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What are requirements for including non-English speakers in a study?
Unless written consent has been waived as a requirement for the study, the participants who do not speak English must be provided with:
Is there more than one type of written consent form for non-English speakers?
Depending upon the research, the written consent document can be either:
When is a translation of the JHM IRB full English version consent form required?
If more than an occasional person speaking the same non-English language will be enrolled in a study, then a fully translated consent form is required. Examples of situations that require a translated consent form:
Does the JHM IRB have to approve the translated version of the JHM IRB approved full English version consent form?
Yes. Investigators must submit a translated version of the JHM IRB approved entire English informed consent document along with a Certificate of Translation.
When should the investigator submit the translated version of the full English version consent form?
The investigator may submit both the English version of the informed consent document and any translated informed consent documents needed for the study along with a Certificate of Translation. However, since any changes made by the JHM IRB to the submitted English version of the informed consent document must be included in the translation of the informed consent document, investigators are advised to have the translation completed after JHM IRB approval of the English version of the informed consent document.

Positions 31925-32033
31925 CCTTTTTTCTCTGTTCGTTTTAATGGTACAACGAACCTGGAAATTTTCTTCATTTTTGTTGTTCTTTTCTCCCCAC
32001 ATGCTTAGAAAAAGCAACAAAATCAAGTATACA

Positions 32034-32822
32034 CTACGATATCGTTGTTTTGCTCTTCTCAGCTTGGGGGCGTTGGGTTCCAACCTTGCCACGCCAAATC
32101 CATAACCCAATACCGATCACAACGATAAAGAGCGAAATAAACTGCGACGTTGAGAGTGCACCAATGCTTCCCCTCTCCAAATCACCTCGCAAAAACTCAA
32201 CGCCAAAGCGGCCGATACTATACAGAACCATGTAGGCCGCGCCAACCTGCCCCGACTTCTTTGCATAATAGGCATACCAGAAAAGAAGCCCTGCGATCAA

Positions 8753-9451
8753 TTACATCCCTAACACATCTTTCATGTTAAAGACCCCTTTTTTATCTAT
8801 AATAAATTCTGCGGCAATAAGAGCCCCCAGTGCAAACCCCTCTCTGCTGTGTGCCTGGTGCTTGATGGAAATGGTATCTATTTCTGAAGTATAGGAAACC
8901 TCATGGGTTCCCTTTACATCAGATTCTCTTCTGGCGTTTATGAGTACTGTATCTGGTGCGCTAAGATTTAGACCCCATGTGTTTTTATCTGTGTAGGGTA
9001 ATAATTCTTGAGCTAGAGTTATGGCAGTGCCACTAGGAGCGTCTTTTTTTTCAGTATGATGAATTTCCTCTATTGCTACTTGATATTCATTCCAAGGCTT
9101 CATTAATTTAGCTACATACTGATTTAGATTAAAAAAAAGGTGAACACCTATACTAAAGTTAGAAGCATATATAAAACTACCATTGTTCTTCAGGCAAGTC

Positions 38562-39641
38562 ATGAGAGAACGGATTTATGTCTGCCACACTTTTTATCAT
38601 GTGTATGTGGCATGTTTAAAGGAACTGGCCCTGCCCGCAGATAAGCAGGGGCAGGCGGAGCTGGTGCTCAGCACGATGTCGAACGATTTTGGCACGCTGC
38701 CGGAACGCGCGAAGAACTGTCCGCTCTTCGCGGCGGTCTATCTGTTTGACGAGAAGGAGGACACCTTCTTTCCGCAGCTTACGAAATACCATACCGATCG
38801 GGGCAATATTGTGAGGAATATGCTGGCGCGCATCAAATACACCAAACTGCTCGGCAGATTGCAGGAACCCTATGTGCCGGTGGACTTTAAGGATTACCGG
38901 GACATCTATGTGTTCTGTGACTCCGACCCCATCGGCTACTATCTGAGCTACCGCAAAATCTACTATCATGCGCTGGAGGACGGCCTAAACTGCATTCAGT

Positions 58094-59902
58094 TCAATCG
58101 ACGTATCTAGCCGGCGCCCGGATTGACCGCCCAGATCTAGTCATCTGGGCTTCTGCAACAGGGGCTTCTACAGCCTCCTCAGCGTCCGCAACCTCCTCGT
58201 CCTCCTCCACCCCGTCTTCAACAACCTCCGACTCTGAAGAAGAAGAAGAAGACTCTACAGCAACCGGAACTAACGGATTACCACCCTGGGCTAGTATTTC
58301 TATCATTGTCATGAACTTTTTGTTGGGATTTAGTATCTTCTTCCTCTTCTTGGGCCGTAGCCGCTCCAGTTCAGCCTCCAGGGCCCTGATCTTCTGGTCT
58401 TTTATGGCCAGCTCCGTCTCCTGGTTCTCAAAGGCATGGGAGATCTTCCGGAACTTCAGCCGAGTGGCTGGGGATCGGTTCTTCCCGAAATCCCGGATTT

What are short forms?
A short form is a written document, in the participant’s language, stating that the elements of informed consent required by 45CFR46.116 have been presented to and are understood by the subject or the subject’s legally authorized representative.
When can a short form be used?
A short form may be used when the majority of study participants are English speakers, but there may be an occasional person who will not be able to understand the consent form written in English. A short form, in the participant’s language, can be used in these instances to obtain consent ensuring equal access for potential participants.
How do I use a short form?
A short form may be used in conjunction with an oral presentation of the full English version consent form to the participant by an individual fluent in the participant’s language (as required by 45CFR46.116).
The participant must receive a copy of the signed and dated short form consent and a copy of the signed and dated approved JHM IRB full English version consent form (signed by a witness and a consent designee). The witness may be the translator. If, however, the translator is the PI or a member of the study team, that person may not also serve as the witness. The witness must be unaffiliated with the study and also fluent in both languages.
What are the required signatures with short forms?
HELPFUL HINT: Each person should sign the consent forms they understand. The non-English speaking participant signs the short form consent in their language. The consent designee signs the English version full consent. The witness understands both languages, so signs both.
What must be approved by the IRB?
Where do I find a short form?
The JHM IRB has approved translations of the short form document in several languages. These approved translations are posted on the IRB website. If you require a short form consent in a different language, you must have the English version short form translated into the required language and submit it, with a Certificate of Translation, to the JHM IRB for approval.